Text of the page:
Advancing the concepts of critical dialogue to ensure that an ever wider cohort of colleagues are engaged in meaningful discussion about the directions for university and school-based education is also core to countering non-democratic agendas. These types of discussions can build upon and extend existing critical traditions. For example, at another seminar based on the premise of justice in education, colleagues shared insights from a collaborative Masters in teacher education programme between Waikato University in New Zealand and Boston College in the U.S. Both parties are placing explorative concepts of justice and equity at the heart of the curriculum and areas such as literacy and numeracy orbit this core concept. Additionally, we should benefit from research being shared from within emerging schools which seek to explore how existing taken for granted pedagogical power structures (dare I mention ‘differentiation’ and streaming) may in fact perpetuate and deepen systems which disable access to equity in education.

Apple argues that concern for educational equity is too important for learning and teaching to be the sole preserve of teachers and scholars. There is a corresponding necessity to extend the capacity for others to contribute to discussions in critically aware, meaningful and informed ways. The toolkit required for sharing insights about the equality agenda needs to be extended beyond the preserve of academic voices, so it will include, but should not be restricted to, peer reviewed journals. Using tools for discussion such as Blogs and Twitter may extend the democratic discussion as to how public education contributes to the public good. There is a moral requirement then to carefully extend the writing craft to disseminate a message as to where education can impact on community practice and to ensure that the wider community also participates actively in formulating and sharing ideas about what is good for them. This is especially important while addressing the needs of those who have traditionally been marginalized from active engagement with educational agenda setting. Such initiatives may be disquieting for some of our more entrenched habits as academics to view our work as highly individualized and personal. The argument put forward by Apple is that by illuminating the dynamic capacities for wider collaboration and action we then become models of practice for our students.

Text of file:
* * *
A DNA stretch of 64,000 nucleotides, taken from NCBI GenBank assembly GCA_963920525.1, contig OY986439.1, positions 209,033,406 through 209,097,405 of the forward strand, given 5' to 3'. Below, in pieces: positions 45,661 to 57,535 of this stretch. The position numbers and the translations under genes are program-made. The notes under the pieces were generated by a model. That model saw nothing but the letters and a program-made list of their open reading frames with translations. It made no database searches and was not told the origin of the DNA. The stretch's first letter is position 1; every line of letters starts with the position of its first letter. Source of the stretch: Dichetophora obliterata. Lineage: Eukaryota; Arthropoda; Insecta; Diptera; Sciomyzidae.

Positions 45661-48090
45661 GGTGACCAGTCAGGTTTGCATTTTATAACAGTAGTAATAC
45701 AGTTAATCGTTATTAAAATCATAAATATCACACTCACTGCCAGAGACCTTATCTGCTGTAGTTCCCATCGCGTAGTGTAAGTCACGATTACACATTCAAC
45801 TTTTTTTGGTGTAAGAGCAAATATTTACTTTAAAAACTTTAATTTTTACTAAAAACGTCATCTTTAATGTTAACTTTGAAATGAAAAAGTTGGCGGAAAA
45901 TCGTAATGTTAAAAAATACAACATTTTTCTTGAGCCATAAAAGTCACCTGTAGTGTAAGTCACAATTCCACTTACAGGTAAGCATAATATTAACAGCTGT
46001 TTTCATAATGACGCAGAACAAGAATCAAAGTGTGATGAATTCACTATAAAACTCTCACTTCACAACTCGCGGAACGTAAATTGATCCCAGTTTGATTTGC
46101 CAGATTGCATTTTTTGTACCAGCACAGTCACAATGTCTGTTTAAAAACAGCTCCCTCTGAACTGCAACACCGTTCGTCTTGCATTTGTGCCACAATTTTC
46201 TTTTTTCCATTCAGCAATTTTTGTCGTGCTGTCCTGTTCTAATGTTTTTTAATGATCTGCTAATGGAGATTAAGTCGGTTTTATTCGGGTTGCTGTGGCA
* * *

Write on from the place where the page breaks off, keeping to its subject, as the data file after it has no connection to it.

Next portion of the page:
Even as climate change makes our own weather patterns ever more unpredictable here in Worcester, I feel having listened to some of the many inspiring collaborative seminars shared in Chicago over the past week, that the young children who sought guidance from their elders as they walked through the city will be assured a more certain and caring future. It appears to me that there is a growing body of educators who are genuinely concerned about the need to take charge of policy and practice agendas by putting equity meaningfully to the fore of learning and teaching. There are indeed reasons to be hopeful and engaged.

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One thought on “Putting equity and justice at the heart of the educational agenda: Lessons from the AERA Conference in Chicago

  1. Hi Sean really enjoyed your post about education in the Windy City. Very interested about your points about the trends in the reductionist stance with respect to “quantifying” learning. It seems quite disturbing that there is a growing trend to try to distil high quality T&L down to mere numbers. Obviously resonates with the large multi-centre trials going on in the UK at the moment. Anyone who has ever tried to teach tired children on a windy Friday afternoon, might no doubt the efficacy of this approach. Karen Blackmore